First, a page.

For me, I've never been good at just reading formulas and theories and comprehending them. This book has you breadboard circuits, via diagrams, and then explains the functioning of what you just built. This is perfect for someone who learns better via hands on learning than strictly book learning. It also has kits of parts that can be purchased to make all the projects in the book. Thank you Dave Cutcher for making learning more enjoyable. NOTHING IS BETTER THAN LEARNING THROUGH DOING!
8 of 9 people found the following review helpful
HASH(0x9eee6fe4) out of 5 stars Great book for hobbyist Jan. 26 2011
By KR McGinley - Published on Amazon.com
Format: Paperback
I've been looking for a good book to refresh my electronics knowledge. The labs are practical and fun to build. I decided to purchase the parts package from Abra and am glad that I did. I now have a pretty good base of typical parts. I found an error in exercise 11. First, the IR emitter is darkened (not clear) and the phototransistor (clear) has a voltage drop of approx. 3V (not the typical diode drop stated by the author). I'm assuming the author used the same parts from the Abra kit. So far, the labs have been easy to follow. I did put one of the phototransistors in the wrong direction because I didn't realize that the short lead is the collector and the long lead is the emitter. I had become accustomed to connecting the long lead to power and the short lead to ground. I highly recommend this book to anyone who wants to build (or rebuild) a good foundation as well as gaining hands-on experience.
3 of 3 people found the following review helpful
HASH(0x9e8684f8) out of 5 stars I really want to like this book June 9 2016
By Amazon Customer - Published on Amazon.com
Format: Paperback
I really want to like this book. I think the format with the practical lessons is awesome. I bought a parts kit and have been working my way methodically through the projects, doing each one and taking notes as I go. I am a middle school science teacher with a masters in plant ecology, so electronics is not at all my field, though I am usually good at learning from books. I am stuck on Lesson 14: The Regulated Power Supply. It would seem the author forgot to put a "parts bin" in that lesson, and without it I do not know what size capacitor is needed. It is also unclear why no resistor is required with the LED, as this power supply produces 9V, and earlier in the book the author explains that a 470 ohm resistor is required to protect an LED from the full voltage of a 9V battery.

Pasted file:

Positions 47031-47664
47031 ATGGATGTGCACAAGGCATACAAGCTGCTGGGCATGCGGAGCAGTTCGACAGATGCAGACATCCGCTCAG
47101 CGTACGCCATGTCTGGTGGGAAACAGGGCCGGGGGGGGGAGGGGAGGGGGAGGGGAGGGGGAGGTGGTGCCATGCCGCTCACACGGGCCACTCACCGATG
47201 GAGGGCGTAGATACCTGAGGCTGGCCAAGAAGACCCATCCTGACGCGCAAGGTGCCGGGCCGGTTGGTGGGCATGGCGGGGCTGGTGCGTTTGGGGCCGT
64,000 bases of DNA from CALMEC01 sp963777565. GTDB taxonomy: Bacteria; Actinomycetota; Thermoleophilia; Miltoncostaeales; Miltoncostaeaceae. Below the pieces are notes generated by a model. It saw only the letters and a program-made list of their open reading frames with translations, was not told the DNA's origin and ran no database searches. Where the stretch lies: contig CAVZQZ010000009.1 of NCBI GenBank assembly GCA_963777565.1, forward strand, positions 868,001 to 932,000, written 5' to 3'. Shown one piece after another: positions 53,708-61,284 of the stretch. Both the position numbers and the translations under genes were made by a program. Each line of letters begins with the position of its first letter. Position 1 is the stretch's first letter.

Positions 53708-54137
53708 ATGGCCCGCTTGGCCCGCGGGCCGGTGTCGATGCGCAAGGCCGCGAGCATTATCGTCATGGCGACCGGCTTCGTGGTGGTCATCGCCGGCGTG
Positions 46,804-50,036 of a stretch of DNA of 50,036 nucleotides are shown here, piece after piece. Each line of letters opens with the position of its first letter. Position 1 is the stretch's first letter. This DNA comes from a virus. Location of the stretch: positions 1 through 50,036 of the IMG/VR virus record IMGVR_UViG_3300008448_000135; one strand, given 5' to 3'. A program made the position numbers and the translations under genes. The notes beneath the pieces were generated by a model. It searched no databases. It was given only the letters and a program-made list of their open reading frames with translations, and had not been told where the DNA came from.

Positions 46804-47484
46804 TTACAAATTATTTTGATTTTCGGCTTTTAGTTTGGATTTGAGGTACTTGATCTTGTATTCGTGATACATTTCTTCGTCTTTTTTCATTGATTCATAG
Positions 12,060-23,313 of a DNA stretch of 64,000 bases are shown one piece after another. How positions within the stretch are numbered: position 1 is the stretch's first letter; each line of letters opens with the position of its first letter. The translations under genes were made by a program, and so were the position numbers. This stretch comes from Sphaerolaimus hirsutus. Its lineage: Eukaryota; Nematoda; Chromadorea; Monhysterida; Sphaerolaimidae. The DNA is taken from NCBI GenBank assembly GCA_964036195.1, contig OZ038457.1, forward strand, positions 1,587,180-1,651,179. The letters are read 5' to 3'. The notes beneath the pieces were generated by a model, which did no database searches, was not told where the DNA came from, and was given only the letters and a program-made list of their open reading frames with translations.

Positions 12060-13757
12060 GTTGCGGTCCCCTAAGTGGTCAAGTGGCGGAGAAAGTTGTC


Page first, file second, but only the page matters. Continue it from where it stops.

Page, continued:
This is pretty representative of what I have read so far. There are a number of confusing, contradictory explanations such as on page 50 where the author is using an analogy to explain how the Silicon Controlled Rectifier works. He repeatedly explains that a current on the gate opens a trapdoor and the path between the anode and cathode is latched open. What he means, I think, is that the current on the gate closes the electrical path between the anode and cathode allowing current to flow, and the path continues to conduct current, even when current to the gate is cut off.
There a a lot of typos, and many confusing passages relating to the use of "open" and "closed" referring to switches and circuits. Sometimes the author uses open to mean the circuit is broken and sometimes he means open to the flow of electricity (closed). I would love to proof-read and edit this book, but as a non-expert, I am probably not the ideal person for the job. I have started to read ahead to Section 5 on digital logic, and I am totally lost in the "spoiled billionaire" analogy. I am considering bailing on the book at this point because I am so confused. I will probably slog my way through, using the internet to clear up confusion, because I really want to learn this content. Anyone know a better basic electronics book for the non-engineer?